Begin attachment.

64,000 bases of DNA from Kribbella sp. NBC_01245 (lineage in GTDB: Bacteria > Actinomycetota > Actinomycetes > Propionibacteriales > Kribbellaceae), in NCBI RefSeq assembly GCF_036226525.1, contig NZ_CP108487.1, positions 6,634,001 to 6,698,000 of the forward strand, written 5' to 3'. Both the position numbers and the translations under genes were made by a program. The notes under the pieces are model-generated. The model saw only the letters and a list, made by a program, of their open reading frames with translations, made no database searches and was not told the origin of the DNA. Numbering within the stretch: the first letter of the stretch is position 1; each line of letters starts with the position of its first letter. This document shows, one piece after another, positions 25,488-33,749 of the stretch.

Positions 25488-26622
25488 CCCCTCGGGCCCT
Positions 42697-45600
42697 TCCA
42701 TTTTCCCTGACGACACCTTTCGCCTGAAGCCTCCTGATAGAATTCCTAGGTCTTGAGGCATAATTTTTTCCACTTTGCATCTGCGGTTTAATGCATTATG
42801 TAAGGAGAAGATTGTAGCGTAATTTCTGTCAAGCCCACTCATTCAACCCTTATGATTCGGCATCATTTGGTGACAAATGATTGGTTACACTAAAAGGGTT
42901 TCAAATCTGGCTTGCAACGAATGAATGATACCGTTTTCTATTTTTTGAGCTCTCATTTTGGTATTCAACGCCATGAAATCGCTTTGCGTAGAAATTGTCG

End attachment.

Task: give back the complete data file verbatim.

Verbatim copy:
64,000 bases of DNA from Kribbella sp. NBC_01245 (lineage in GTDB: Bacteria > Actinomycetota > Actinomycetes > Propionibacteriales > Kribbellaceae), in NCBI RefSeq assembly GCF_036226525.1, contig NZ_CP108487.1, positions 6,634,001 to 6,698,000 of the forward strand, written 5' to 3'. Both the position numbers and the translations under genes were made by a program. The notes under the pieces are model-generated. The model saw only the letters and a list, made by a program, of their open reading frames with translations, made no database searches and was not told the origin of the DNA. Numbering within the stretch: the first letter of the stretch is position 1; each line of letters starts with the position of its first letter. This document shows, one piece after another, positions 25,488-33,749 of the stretch.

Positions 25488-26622
25488 CCCCTCGGGCCCT
Positions 42697-45600
42697 TCCA
42701 TTTTCCCTGACGACACCTTTCGCCTGAAGCCTCCTGATAGAATTCCTAGGTCTTGAGGCATAATTTTTTCCACTTTGCATCTGCGGTTTAATGCATTATG
42801 TAAGGAGAAGATTGTAGCGTAATTTCTGTCAAGCCCACTCATTCAACCCTTATGATTCGGCATCATTTGGTGACAAATGATTGGTTACACTAAAAGGGTT
42901 TCAAATCTGGCTTGCAACGAATGAATGATACCGTTTTCTATTTTTTGAGCTCTCATTTTGGTATTCAACGCCATGAAATCGCTTTGCGTAGAAATTGTCG